I  look at me now and ponder on what’s next .  For me, it was more than losing my brother  to an ugly disease .  It was an uninvited , forever  change in my life, which I  am  still trying  to heal from.


Multiple System Atrophy, Together; We Can Do It

I have stated many times in the past few years that my brother died from Multiple System Atrophy. It wasn’t only my brother who passed away. There are many others. I haven’t figured it out exact; but I would say an average of every 1-2 weeks, someone I have chatted with, either a family member, caregiver or friend,  has passed a way.

I am heartbroken each and every time I read of another MSA angel. It brings sadness to my heart, rushing back the loss of Al, my brother. He passed away 3/24/2014. I can’t believe it  has been more than a year and a half; because as of this moment, I can still shed tears quite easily.

The reason for this particular post is to ask you to give up $2.00, or $5.00 or any amount you can give up. Send it to the link below. Help us to find a cure before another loved one is lost.


If you have not heard of MSA, please don’t feel embarrassed. This is why there is not enough funding and this is why there is still no cure. Work is being done daily with fund-raisers, donations. Word is getting out; but we need everyone’s help. Read the link below and tell your friends, family, and co-workers, neighbors; tell everyone and ask them to give up one thing for the week and make a donation to  MSA.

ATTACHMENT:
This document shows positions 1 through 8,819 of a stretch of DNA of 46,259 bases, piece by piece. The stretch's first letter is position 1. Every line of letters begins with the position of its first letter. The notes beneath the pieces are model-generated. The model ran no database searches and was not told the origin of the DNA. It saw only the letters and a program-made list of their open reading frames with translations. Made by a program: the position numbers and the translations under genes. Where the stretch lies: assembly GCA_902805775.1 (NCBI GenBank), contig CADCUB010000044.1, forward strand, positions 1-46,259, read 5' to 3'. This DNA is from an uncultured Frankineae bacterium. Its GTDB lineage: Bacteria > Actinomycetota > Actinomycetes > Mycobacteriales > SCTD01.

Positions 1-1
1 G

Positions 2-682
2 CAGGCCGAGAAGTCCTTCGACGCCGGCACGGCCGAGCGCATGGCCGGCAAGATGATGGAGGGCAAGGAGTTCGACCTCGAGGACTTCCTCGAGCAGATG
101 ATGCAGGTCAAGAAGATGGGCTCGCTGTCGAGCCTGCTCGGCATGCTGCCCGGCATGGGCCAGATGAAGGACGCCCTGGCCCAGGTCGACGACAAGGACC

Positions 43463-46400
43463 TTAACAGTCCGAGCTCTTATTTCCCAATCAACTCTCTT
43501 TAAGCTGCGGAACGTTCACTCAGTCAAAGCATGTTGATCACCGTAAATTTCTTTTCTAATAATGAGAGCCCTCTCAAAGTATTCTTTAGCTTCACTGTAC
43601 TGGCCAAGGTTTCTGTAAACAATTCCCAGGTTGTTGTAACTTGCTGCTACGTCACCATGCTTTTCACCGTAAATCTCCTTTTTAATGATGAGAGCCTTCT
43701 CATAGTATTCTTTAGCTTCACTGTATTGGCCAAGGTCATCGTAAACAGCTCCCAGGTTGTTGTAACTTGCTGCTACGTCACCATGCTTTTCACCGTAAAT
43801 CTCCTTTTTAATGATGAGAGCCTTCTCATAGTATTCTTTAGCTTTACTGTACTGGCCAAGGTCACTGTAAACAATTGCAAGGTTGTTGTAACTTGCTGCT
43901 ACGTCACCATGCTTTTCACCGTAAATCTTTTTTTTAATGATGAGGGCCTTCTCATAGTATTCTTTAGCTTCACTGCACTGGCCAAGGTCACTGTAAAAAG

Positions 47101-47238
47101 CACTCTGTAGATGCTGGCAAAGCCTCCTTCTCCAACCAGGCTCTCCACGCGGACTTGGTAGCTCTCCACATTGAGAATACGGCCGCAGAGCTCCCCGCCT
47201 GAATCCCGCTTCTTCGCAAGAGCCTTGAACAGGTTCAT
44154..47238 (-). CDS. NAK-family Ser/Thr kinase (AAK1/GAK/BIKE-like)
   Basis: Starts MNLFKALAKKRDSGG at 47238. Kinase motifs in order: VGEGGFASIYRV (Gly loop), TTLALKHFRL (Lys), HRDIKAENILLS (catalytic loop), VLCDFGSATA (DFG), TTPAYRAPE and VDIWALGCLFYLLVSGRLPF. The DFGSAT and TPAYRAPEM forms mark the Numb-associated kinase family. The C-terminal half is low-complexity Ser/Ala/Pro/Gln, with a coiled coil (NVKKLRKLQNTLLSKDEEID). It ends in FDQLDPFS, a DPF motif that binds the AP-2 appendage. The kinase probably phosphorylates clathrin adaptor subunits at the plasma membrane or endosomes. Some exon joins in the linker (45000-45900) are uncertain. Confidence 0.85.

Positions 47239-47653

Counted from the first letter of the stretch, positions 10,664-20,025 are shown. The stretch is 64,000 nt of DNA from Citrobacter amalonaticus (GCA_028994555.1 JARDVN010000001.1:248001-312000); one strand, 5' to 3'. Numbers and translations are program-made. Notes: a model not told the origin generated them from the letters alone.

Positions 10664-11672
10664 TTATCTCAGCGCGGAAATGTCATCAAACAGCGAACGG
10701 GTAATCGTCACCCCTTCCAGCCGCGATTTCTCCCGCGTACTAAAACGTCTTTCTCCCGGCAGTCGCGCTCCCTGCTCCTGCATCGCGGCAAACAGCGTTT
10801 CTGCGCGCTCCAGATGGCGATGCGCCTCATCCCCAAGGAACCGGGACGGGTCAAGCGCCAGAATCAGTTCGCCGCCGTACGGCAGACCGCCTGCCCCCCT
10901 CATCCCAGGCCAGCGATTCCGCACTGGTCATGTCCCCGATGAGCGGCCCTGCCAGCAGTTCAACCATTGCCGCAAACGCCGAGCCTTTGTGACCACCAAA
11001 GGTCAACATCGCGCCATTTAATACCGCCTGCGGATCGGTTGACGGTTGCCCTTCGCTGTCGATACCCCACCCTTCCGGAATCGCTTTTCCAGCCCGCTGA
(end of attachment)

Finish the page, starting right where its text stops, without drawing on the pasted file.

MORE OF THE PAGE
The link below is a video I made of my brother. He was once healthy, just like your spouse, child, family member or friend. Now he is gone. I miss him. He has left a large void in my life, that no one or anything has been able to fill. Please watch and make a donation. If you want, make a donation in Alvin Miller’s name.


Back in the day, in fact, I remember it clearly; March, 2011. I was caring for my brother. I thought our lives were so extinct compared to others around us. I thought Al, my brother had it just terrible.

The news of realizing he had Multiple System Atrophy, (MSA) devastated me more than it did Al, with his mental disability, I am not positive that he understood his fate in life as well as I did.

I had begun to pray daily, sometimes several times a day. I prayed out of guilt. The fact, that Al could no longer work nor drive, had forced me to give up my paying job and begin the roller coaster ride for the next three years of taking care of him.

Little did I know that the day God answered my prayer about getting a job that pays, was truly a job that paid much more than any President could ever acquire. Lessons on patience, giving and not expecting anything in return, learning about the routine and how it can and will be broken, are huge lessons that pay more than life itself.

I took care of Al and  God’s answered prayer to begin writing was a beginning of a new life for someone in her fifties. I discovered the talent that God gifted me with when I learned I could write heart-felt, short stories that others connected with.

I learned I could write poetry. I opened up new doors and began speaking to anyone who would listen to me about MSA. My heart opened so wide I began to receive the true message of what love really is.

Love is not really about being with that special mate, or the giddiness we feel when our better half looks at us in that special way. Love is giving of ourselves. Without harming our spirit, we grow, we prosper by listening with our souls to those who are in need of the human voice or touch.